Mar

01

Copywriting Online with Stories


Copywriting online with stories

What’s your story?

Not how your company got started.  Not how you evolved into the company you are today.  Not how you serve your customers better than anyone else (that’s boring anyway.)

Not your corporate story at all.

Your story.

See, online audiences long ago tired of Madison Avenue “ad copy”.   They don’t care how great your company is.  You can’t write “at” people online.  Instead, you have to connect with them.

Online marketing in 2010

One of the best ways to connect with people is with a story.  And a good starting point is to make it personal.

Now, if you know a little something about your audience before telling your story, you’re more likely to connect.

How do you get to know your prospects and customers?  Read customer service emails and online chat.  Heck, listen in on customer service phone calls (probably a good idea anyway.)

Here’s a novel idea – ask your customers and prospects what they value.  What’s important to them.  What they like and don’t like.  (A well-written survey can help accomplish this.)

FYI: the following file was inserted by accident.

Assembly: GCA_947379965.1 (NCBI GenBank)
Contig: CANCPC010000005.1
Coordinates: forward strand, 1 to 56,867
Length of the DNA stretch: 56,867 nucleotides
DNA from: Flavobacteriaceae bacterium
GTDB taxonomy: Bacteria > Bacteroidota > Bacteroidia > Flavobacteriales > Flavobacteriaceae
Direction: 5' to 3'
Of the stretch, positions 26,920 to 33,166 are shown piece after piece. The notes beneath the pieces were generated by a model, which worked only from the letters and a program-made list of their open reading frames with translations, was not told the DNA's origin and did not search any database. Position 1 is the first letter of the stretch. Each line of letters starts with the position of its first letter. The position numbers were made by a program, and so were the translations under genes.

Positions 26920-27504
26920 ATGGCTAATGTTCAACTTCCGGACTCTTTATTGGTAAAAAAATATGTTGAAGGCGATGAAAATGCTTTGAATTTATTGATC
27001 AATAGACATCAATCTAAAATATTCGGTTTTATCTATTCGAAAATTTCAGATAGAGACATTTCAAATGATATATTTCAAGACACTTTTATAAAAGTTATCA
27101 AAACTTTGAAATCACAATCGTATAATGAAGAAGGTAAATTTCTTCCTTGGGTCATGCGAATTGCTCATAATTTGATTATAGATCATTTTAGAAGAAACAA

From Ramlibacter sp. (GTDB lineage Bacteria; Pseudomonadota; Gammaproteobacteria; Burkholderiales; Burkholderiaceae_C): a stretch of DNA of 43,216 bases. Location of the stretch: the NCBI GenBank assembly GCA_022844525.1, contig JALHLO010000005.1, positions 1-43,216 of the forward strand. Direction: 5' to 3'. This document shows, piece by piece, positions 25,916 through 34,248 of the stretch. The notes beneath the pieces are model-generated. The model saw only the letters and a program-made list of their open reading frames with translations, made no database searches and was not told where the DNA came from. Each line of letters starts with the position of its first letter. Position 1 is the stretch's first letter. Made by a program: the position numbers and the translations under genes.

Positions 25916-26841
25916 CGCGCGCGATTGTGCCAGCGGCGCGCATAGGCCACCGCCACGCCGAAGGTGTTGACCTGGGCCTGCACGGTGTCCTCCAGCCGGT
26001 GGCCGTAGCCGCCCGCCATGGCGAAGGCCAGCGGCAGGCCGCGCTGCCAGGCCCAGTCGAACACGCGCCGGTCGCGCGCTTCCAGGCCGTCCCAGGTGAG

Once you’ve done some digging, and have a good feel for who your audience is, then and only then start telling your story.

How to tell your story online

3 tips for telling your story:

Make it personal.  Get rid of corporate-speak gobbledygook, and make it real.  Be authentic, genuine.  When people see the person behind the company, they’ll see you in a different light (a more positive light, hopefully) and be more open to what you have to say.

Find areas of common ground.  Somehow connect your story with the stories of your audience.  This can be tricky, and takes a skillful writer to pull it off without being a blatantly obvious opportunist.

But connect on common areas, and your message will resonate in the hearts and minds of your web visitors.  And finally,

Connect your story with your solution to their problems.  The main purpose of telling your story is to connect with your readers, but if you’re doing that, why not bring it full circle?  Why not let it help your conversion rates?

Isn’t that what good web copywriting is all about?  Don’t you want to help more people get involved with your product or service and improve their lives?

The key is to do it skillfully.